Photograph by Erik Auerbach
Donation Spotlight for May!
I have long been a fan of First Exposures, a youth-mentoring program centered around photography. Their website states:
"First Exposures is a San Francisco-based, nationally recognized youth mentoring program that strives to make a major long-term difference in the lives of high-need, underserved San Francisco Bay Area youth by providing a venue for them to enhance their self-confidence, develop their creativity, and gain a passion for learning."
If you have a camera, film or photo paper that you no longer need, consider donating them to this great organization! Email First Exposures at email@example.com with your donations or questions. Below is a list of items they could use.
RayKo Photo Center
428 3rd St, San Francisco, CA 94107
Donation Spotlight for April!
I recently came across a great nonprofit organization called Bike Kitchen. Their website states:
"The Bike Kitchen teaches people of all ages and backgrounds how to repair bicycles. The Bike Kitchen promotes personal development and provides leadership opportunities. Operating as a cooperative shop, we provide affordable ways to acquire and maintain a bike, encourage re-use and recycling, and work with community groups to get more people on bicycles."
How great! If you have some bikes or bike parts that you no longer need, consider donating them to this great organization!
650H Florida Street, San Francisco, CA
If you love discovering strange places, let me introduce you to Building Resources.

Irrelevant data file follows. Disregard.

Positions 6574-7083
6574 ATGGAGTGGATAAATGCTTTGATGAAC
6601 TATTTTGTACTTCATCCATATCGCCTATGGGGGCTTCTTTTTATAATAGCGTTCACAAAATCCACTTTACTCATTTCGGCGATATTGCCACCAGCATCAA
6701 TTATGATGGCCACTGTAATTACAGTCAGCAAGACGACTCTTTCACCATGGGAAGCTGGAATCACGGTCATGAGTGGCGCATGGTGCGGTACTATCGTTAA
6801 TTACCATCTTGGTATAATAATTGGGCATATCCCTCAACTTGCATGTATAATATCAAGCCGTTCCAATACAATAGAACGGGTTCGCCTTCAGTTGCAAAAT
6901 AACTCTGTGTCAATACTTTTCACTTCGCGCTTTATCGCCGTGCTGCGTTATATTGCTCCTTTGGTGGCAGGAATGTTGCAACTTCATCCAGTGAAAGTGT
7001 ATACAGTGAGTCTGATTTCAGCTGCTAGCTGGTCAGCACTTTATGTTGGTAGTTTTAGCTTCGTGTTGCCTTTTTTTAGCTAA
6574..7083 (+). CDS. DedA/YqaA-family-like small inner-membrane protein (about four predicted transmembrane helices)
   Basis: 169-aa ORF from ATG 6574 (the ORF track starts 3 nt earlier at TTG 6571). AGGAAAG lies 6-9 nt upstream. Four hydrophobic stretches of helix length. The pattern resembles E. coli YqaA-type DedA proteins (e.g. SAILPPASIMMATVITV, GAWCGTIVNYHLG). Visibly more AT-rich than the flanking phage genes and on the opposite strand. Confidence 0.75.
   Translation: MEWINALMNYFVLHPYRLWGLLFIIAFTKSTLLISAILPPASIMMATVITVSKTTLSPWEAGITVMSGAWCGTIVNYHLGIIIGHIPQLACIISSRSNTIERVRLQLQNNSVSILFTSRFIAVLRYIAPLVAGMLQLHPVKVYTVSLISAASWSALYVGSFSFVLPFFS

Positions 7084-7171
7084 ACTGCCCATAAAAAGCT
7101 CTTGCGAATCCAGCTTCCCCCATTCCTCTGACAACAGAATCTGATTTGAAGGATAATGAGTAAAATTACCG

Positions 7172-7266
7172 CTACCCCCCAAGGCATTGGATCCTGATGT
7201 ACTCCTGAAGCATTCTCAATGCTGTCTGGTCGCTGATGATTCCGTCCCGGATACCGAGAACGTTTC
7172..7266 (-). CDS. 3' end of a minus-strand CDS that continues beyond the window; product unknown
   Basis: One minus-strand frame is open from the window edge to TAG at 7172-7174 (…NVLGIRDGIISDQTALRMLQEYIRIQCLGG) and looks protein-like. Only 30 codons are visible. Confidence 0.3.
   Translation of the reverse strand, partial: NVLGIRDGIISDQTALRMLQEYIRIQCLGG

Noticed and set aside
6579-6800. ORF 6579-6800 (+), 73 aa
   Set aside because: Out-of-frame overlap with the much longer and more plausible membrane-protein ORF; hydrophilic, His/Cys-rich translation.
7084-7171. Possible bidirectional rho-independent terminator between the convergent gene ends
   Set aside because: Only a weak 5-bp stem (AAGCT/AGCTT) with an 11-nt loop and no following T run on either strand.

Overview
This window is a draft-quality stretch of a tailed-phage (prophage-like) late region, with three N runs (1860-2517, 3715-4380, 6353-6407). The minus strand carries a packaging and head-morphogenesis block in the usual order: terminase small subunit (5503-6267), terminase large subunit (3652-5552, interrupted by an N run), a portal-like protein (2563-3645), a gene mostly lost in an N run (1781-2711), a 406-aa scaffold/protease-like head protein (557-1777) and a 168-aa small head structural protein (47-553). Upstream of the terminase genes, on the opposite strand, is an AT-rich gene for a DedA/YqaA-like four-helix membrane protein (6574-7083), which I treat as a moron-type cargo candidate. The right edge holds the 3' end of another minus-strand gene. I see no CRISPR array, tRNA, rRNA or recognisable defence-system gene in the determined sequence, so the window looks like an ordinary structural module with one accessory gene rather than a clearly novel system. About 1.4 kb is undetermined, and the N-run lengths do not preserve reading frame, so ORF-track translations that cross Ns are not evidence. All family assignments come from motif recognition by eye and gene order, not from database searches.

Building Resources is San Francisco's only salvage yard and a great source for reusable building and landscaping materials. With rows of old doors, windows, furniture, tumbled glass and tile, you can find things both strange and wonderful! I recently picked up a stained glass window I couldn't live without. Building Resources is also a great place to donate old house parts or garden art, furniture that has seen better days or scrap metal and wood. Stop by and get inspired!
701 Amador Street, San Francisco, CA
Sometimes we just need to be reminded of the basics! If you have an organizing project and don't know where to start, look no further than this quick guide! It's all about the basics.
1) SET ASIDE TIME: Block of 3 hours to start your project. Make this a time with no interruptions. No kids or phones!
2) START SMALL: Pick a room and choose a small area, such as your desktop or one drawer to start.
3) ASK QUESTIONS: For every object, as yourself, do you want it, love it, or need it? If the answer is "no" let it go!
4) CAN IT BE DONATED? Donate items that still have use! Check out my favorite donation organizations here.
5) HOW ABOUT RECYCLED? Can't donate it? Use the RecycleWhere tool to find recycling and responsible disposal options.
6) KEEP GOING: Stay focused on your chosen area and your work will pay off! If you need some extra help, feel free to book a session!
Top left photo: Pearl the Falcon. Bottom left photo of Recycling Center: Photograph © Sven Eberlein.
Right photo: Erin in hard hat and vest on tour.
Every Wednesday night I haul three bins into the sidewalk. One Black, one blue and one green. Of course, I had a general understanding of where my trash went, but now my understanding goes great deal further.
Recently I toured Recology's San Francisco Transfer Station and Recycling Center. On the tour, we learned about San Francisco's goal of zero waste - the most ambitious in the country - and how we can help achieve that goal by properly recycling and composting. We toured the Environmental Education Center, the Artist in Residence studios, sculpture gardens, and the dump transfer station. We also met a falcon named Pearl who is used to deter (but not harm) the many seagulls that flock to the station. She was absolutely beautiful!!
We then drove to the Pier 96 Recycling Center. This center really blew my mind! It's like walking into an octopus of conveyer belts! It's a 200,000 square foot state-of-the-art recycling center. Things are moving all around you. People and machines are hard at work sorting our recycling, and it's LOUD! It's actually kind of hard to comprehend everything that is happening as you walk through the center. It's amazing, enlightening and sobering.